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see this on monday with the centennial. there are many people who will be making real meaning and talking about the legacy. the other way the centennial is going to be used is to put the movement in the past. a very feel good about ourselves how great we are, honoring rosa parks and that is the danger, this is not just about rosa parks. there are uses of the civil rights movement and ways that are very narrow history of the civil-rights movement like martin luther king and she's very disappointed, she campaigned hard for us king holiday and then sees a train to a funny dream eking it now is that the substance of the act as she knew sort of gets lost in the holiday and i imagine she
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might have the same critique in terms of some of the ways she is honored and the way of the substance of -- in terms of the labor stuff there's another story. during the boycott local 600 wants to bring rosa parks to detroit because the local 600 is a real kind of militant local -- it had been purged of its communists and was very much seen as a trouble making local and walter opposed local 600 wanting to bring rosa parks to detroit, but they raise the money and bring her anyway and it is interesting so seven years later, it the front of the march on washington he seems like this sort of real civil-rights
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scholar but there is a sort of, you wasn't always there so they bring her and they bring her to detroit. most of the hotels in the fleet are not open to black people. they put her up at the garfield hotel and she makes a number of connections at that meeting that she is going to draw on personally and politically when they moved back, not to move back, move their. she has a longstanding relationship with black labor and interestingly it is the deep flight naacp is a very big but in some instances in those years very middle-class and not very activist branch and when she first moved there there is a little naacp chapter in river ruche and that is a bedroom community detroit but also full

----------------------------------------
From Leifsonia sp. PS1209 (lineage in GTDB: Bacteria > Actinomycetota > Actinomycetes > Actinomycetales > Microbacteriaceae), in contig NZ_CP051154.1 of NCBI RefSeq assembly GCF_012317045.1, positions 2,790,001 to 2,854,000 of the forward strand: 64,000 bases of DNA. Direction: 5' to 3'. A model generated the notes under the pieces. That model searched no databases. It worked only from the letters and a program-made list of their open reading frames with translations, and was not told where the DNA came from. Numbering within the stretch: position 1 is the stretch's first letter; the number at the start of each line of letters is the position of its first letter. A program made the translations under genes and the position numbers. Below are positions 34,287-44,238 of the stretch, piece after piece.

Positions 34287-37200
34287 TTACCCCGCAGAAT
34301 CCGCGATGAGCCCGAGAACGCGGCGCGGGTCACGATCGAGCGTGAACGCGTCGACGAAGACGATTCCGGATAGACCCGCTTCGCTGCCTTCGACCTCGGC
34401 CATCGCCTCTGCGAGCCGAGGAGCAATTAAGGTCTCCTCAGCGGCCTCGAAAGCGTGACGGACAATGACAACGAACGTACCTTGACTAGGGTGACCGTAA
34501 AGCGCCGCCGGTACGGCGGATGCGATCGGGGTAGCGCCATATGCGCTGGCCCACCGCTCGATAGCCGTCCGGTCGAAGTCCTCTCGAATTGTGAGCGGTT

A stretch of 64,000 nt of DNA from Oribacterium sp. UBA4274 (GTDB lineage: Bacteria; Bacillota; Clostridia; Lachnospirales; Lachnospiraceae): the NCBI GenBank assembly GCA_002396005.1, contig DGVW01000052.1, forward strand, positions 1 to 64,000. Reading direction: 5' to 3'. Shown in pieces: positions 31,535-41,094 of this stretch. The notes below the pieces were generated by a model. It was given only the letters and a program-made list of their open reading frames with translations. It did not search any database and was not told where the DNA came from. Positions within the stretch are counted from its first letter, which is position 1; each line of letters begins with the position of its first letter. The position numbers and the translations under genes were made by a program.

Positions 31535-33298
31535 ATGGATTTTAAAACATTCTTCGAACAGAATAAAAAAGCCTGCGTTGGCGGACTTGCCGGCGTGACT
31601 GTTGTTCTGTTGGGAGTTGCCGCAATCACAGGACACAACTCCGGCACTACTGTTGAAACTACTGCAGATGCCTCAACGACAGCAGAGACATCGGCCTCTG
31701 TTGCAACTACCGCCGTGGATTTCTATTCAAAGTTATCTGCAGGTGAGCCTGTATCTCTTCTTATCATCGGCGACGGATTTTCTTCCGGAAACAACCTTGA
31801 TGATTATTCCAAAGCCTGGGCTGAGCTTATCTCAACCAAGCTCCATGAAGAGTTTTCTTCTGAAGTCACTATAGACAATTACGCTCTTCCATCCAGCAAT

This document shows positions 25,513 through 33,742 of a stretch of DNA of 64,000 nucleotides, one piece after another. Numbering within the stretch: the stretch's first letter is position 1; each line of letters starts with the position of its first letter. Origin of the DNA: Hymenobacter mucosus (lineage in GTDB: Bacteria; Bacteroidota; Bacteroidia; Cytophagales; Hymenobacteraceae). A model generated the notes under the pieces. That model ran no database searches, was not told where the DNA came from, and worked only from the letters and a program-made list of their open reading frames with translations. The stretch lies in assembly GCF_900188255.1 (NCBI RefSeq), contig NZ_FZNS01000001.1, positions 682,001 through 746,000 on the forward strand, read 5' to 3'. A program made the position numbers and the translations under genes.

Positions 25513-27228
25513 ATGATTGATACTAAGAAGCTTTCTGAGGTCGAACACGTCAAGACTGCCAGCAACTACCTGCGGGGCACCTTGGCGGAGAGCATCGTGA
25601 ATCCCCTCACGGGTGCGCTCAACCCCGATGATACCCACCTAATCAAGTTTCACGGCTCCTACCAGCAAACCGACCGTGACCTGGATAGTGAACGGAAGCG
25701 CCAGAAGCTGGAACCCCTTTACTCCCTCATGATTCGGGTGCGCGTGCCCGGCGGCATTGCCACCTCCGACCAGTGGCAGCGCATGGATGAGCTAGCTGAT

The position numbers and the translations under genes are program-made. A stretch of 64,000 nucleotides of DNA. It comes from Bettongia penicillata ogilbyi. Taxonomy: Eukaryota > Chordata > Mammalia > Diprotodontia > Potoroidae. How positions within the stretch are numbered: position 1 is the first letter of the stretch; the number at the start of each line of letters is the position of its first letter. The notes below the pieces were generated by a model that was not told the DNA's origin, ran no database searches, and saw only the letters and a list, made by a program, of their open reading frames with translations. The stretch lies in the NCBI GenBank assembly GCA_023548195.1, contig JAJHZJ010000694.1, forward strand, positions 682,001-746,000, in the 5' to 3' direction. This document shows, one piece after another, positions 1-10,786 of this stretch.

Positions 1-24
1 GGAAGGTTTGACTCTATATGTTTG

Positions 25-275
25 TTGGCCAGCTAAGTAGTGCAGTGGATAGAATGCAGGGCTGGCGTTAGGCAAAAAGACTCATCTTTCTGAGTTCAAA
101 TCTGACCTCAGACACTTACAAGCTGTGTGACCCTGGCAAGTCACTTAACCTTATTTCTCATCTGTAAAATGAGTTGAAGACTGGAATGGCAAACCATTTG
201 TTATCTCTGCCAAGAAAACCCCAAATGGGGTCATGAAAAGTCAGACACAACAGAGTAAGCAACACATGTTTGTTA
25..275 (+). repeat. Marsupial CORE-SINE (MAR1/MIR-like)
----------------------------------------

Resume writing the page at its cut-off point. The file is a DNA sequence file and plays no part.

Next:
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of autoworkers and local 600 autoworkers in particular and it is that bill naacp group that actually gets the national naacp to help rosa parks. those sorts of militant and that river rouge chapters interesting. they cut a very different paths. they are doing all sorts of boycotts of banks because they are not hiring black and after patrice is assassinated as a resolution calling on the national naacp to come against his assassination and the national naacp doesn't go for that too much so this little river rouge chapter kind of makes the national naacp activists, talking about this river rouge chapter that send the naacp to help her and sort of step in so she sort of she
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has that kind of long history with kind of labor in detroit and labor really also a huge kind of protector and supporter of her particularly in those years which i think were very hard years for her. ..
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[inaudible question] had. [inaudible question] [inaudible question] the award.
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[inaudible question] and. [inaudible question] [inaudible question] >> right. he told me this funny story. apparently at some point in the midst of this becomes a net wants to have the wage reduction salary. suez going to much traveling so much in doing so much public appearances. worried that he was going to feel like she was home, you know, kind of taking advantage or not living up to her responsibilities. she told me. of course, what you doing those things. have things to him it was just so horrifying that there was rosa parks and you should reduce my salary. all these public appearances. yeah. [inaudible question]
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>> yes. [inaudible question] >> yes,. [inaudible question] >> right. [inaudible question]
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[inaudible question] >> thank you. often when i am teaching that, that moment she is like a million no, nothing is ever going to happen and people aren't going to stay unified. does the feeling that people have today. my students often wish they, you know, looked back on those years and said, welcome back in the day people were so much more unified. i wish i lived back in that day. but people today are unified
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these the same years that these people we are studying grab it to doug trumbull was -- studying grappled with. it is scary. it doesn't, you know -- and the kind of worry as we think about the weekend before the first day of the boycott, how worried people were. the worries we have other worries that they had so i think also, humanizing the history so that you can see how to make the kinds of choices. i think by humanizing it also makes it -- you can see how people make choices. as the story goes. that morning. six in the morning. and king says, well, can you
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call me back. i am brand new here. a one month old baby. 6:00 a.m. can you call me back? he does not know. he's just martin luther king. he obviously has to five you know, he has the conviction, but its 6:00 a.m. monday as a new baby. mixing cause them back. i think this kind of detail also, i think, makes it easier to imagine how we do it ourselves, and i think that is the other reason for more detailed looks at her and her life among other civil-rights histories. i think it gives us a different way forward. >> you're watching book tv on it